A U.S. District Court Judge has granted a preliminary injunction blocking ivi TV from streaming TV station signals without consent of retrans payments.
Major broadcast groups had filed for the injunction, saying ivi was infringing on their copyrights and causing irreparable harm.
Judge Naomi Reice Buchwald concluded in the order, released Tuesday, that ivi was "extraordinarily unlikely" to be deemed a cable system under Copyright law, and that it was posing that harm to broadcasters' business. As far as the judge was concerned, ivi was not a cable system under copyright law. "For the reasons discussed below, we conclude that ivi is not a cable system under Section 111, and thus do not reach the question of whether they are governed by the Communications Act," she said.
"The public interest will not be disserved by an injunction," the judge ruled, while also finding that the plaintiffs--broadcasters--had showed they were likely to win on the merits of their copyright claim.
"We are disappointed that Judge Buchwald chose to shut down ivi at all, much less so early in the legal process. Her decision showed clearly the ambiguities in current law and regulation which online video providers like ivi face," said John Bergmayer, staff attorney with Public Knowledge, the fair use rights group that had backed ivi.
"If competition to traditional cable service is to develop in the online distribution sector, then the Federal Communications Commission (FCC) and Copyright Office are going to have to move quickly to update their rules to conform to the realities of new technology and consumer choice," he said.
Among those filing for the injunction wre NBC, CBS, Fox, ABC, The CW, PBS, Tribune, Univision, and Fischer, as well as the commissioner of baseball and studios associated with the major nets/owned station groups.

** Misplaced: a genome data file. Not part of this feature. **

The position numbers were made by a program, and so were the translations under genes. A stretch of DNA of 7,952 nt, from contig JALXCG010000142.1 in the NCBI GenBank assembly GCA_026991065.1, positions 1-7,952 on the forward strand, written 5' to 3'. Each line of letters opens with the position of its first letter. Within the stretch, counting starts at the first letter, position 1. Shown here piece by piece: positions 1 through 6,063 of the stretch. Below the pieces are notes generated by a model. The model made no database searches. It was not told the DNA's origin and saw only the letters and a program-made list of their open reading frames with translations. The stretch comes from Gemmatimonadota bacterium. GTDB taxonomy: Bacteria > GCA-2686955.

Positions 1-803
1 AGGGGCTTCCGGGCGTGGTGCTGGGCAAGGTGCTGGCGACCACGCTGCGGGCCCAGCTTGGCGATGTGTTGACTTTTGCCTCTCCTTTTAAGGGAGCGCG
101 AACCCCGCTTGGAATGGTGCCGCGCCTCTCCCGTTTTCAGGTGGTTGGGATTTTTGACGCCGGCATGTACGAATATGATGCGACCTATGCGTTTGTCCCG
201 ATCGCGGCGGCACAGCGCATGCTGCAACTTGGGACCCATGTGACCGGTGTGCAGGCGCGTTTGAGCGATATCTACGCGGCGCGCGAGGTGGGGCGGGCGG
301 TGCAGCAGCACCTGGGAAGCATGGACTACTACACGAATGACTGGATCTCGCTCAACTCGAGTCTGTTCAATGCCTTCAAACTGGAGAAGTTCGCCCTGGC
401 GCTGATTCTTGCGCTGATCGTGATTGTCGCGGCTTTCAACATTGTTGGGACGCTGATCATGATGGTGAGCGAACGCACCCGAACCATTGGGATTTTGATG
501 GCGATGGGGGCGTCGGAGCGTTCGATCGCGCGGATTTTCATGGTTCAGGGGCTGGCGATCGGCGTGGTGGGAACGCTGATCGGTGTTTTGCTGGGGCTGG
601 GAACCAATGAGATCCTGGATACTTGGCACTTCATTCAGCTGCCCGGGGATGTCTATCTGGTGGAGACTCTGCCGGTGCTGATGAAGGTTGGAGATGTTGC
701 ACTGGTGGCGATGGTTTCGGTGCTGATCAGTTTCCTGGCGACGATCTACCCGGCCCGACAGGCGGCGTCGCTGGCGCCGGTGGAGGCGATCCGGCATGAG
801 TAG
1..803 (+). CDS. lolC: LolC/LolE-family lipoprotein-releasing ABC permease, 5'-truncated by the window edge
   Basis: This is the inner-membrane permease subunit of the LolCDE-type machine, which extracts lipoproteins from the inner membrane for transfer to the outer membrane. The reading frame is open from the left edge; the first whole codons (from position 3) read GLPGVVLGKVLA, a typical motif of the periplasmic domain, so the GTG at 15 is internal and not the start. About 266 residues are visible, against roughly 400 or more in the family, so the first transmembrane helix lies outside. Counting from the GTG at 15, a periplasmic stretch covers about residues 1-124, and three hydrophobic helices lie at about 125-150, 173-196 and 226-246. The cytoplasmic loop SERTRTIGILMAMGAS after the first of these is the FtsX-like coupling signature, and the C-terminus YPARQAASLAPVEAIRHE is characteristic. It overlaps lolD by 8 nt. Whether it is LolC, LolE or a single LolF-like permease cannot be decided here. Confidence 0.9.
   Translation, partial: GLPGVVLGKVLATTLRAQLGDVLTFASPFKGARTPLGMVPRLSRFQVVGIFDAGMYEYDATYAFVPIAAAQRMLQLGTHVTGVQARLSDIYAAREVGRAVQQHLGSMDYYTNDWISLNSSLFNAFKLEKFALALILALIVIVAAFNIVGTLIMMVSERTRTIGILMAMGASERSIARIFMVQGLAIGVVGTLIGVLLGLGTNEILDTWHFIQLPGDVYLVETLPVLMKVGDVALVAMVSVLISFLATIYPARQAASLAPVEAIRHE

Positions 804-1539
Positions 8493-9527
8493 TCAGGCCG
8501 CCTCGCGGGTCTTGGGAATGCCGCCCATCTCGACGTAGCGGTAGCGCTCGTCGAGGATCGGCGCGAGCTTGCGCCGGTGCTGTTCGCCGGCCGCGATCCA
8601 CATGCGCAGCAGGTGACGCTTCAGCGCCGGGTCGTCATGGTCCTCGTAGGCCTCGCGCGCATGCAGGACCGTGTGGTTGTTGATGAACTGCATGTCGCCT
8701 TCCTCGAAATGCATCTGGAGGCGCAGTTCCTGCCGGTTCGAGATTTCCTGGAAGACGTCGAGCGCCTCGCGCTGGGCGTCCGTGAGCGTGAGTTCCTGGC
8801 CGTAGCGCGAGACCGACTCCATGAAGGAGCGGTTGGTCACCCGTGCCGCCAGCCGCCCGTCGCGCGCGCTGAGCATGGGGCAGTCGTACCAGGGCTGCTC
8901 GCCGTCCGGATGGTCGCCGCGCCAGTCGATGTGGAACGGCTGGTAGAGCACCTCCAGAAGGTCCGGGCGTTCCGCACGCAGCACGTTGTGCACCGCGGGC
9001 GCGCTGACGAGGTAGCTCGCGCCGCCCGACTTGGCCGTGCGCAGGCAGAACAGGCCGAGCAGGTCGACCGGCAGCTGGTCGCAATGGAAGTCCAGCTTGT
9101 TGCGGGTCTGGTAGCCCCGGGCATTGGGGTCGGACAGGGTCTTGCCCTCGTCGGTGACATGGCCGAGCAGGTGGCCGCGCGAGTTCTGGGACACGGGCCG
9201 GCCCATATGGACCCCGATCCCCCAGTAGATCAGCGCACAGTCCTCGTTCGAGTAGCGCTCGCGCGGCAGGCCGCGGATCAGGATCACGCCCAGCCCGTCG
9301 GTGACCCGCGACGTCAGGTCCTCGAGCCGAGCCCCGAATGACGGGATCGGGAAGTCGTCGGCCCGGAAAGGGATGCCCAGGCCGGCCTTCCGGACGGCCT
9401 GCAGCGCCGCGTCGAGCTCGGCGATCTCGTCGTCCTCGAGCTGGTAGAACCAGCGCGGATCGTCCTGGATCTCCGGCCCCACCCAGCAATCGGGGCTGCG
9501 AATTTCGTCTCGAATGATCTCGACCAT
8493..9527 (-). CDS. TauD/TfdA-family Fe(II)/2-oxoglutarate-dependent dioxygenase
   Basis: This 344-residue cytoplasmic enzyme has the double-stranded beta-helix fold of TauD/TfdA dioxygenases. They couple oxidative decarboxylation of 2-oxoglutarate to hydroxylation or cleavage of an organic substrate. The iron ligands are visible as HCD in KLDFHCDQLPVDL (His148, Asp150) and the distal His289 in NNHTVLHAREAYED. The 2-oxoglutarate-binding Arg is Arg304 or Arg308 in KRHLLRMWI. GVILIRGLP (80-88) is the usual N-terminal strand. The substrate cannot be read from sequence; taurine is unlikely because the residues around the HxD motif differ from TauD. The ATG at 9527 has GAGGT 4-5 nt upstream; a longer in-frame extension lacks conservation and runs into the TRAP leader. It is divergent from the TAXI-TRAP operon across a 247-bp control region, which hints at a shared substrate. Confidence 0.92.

"NAB is gratified to learn that the federal court in New York has preliminarily enjoined ivi from continuing its illegal retransmission of broadcast signals over the internet,"s aid National Association of Broadcasters spokesman Dennis Wharton. "In granting the injunction, the court found that ivi should not 'be allowed to continue to steal plaintiffs' programming for personal gain until a resolution of this case on the merits'. We agree."
In addition to the copyright infringement claim, there is the question of whether the retransmissions online are subject to the FCC's retransmission consent payment regime under the Communications Act, which the judge did not get into. The FCC has yet to decide whether streaming services are cable systems subject to payments and access regs. But it suggested in the Comcast/NBCU order that oneline service lineups that compete with cable are in MVPD's future, and put online access conditions on the deal, though with enough caveats to make it palatible to Comcast.
Contributing editor John Eggerton has been an editor and/or writer on media regulation, legislation and policy for over four decades, including covering the FCC, FTC, Congress, the major media trade associations, and the federal courts. In addition to Multichannel News and Broadcasting + Cable, his work has appeared in Radio World, TV Technology, TV Fax, This Week in Consumer Electronics, Variety and the Encyclopedia Britannica.
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